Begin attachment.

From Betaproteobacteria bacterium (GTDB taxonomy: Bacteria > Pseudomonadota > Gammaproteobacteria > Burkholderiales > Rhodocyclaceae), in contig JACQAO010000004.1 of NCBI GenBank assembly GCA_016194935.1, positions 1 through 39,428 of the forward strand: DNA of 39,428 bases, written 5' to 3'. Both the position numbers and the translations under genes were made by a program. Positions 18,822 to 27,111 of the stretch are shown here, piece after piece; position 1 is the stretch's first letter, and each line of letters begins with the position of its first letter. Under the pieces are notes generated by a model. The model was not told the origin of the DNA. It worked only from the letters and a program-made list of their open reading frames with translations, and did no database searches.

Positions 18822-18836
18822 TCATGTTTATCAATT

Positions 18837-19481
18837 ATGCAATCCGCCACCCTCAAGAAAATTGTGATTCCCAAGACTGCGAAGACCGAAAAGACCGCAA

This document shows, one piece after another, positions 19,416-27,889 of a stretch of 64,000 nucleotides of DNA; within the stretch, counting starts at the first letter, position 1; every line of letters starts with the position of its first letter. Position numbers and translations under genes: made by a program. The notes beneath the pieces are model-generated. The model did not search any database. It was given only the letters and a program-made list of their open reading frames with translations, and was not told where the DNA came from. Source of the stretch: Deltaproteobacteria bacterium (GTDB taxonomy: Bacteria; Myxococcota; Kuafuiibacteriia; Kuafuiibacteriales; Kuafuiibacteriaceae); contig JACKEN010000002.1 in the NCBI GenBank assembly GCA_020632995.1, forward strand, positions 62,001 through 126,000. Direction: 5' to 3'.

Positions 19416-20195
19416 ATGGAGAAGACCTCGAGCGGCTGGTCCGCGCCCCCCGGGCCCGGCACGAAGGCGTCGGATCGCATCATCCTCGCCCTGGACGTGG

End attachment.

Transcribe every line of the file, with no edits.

From Betaproteobacteria bacterium (GTDB taxonomy: Bacteria > Pseudomonadota > Gammaproteobacteria > Burkholderiales > Rhodocyclaceae), in contig JACQAO010000004.1 of NCBI GenBank assembly GCA_016194935.1, positions 1 through 39,428 of the forward strand: DNA of 39,428 bases, written 5' to 3'. Both the position numbers and the translations under genes were made by a program. Positions 18,822 to 27,111 of the stretch are shown here, piece after piece; position 1 is the stretch's first letter, and each line of letters begins with the position of its first letter. Under the pieces are notes generated by a model. The model was not told the origin of the DNA. It worked only from the letters and a program-made list of their open reading frames with translations, and did no database searches.

Positions 18822-18836
18822 TCATGTTTATCAATT

Positions 18837-19481
18837 ATGCAATCCGCCACCCTCAAGAAAATTGTGATTCCCAAGACTGCGAAGACCGAAAAGACCGCAA

This document shows, one piece after another, positions 19,416-27,889 of a stretch of 64,000 nucleotides of DNA; within the stretch, counting starts at the first letter, position 1; every line of letters starts with the position of its first letter. Position numbers and translations under genes: made by a program. The notes beneath the pieces are model-generated. The model did not search any database. It was given only the letters and a program-made list of their open reading frames with translations, and was not told where the DNA came from. Source of the stretch: Deltaproteobacteria bacterium (GTDB taxonomy: Bacteria; Myxococcota; Kuafuiibacteriia; Kuafuiibacteriales; Kuafuiibacteriaceae); contig JACKEN010000002.1 in the NCBI GenBank assembly GCA_020632995.1, forward strand, positions 62,001 through 126,000. Direction: 5' to 3'.

Positions 19416-20195
19416 ATGGAGAAGACCTCGAGCGGCTGGTCCGCGCCCCCCGGGCCCGGCACGAAGGCGTCGGATCGCATCATCCTCGCCCTGGACGTGG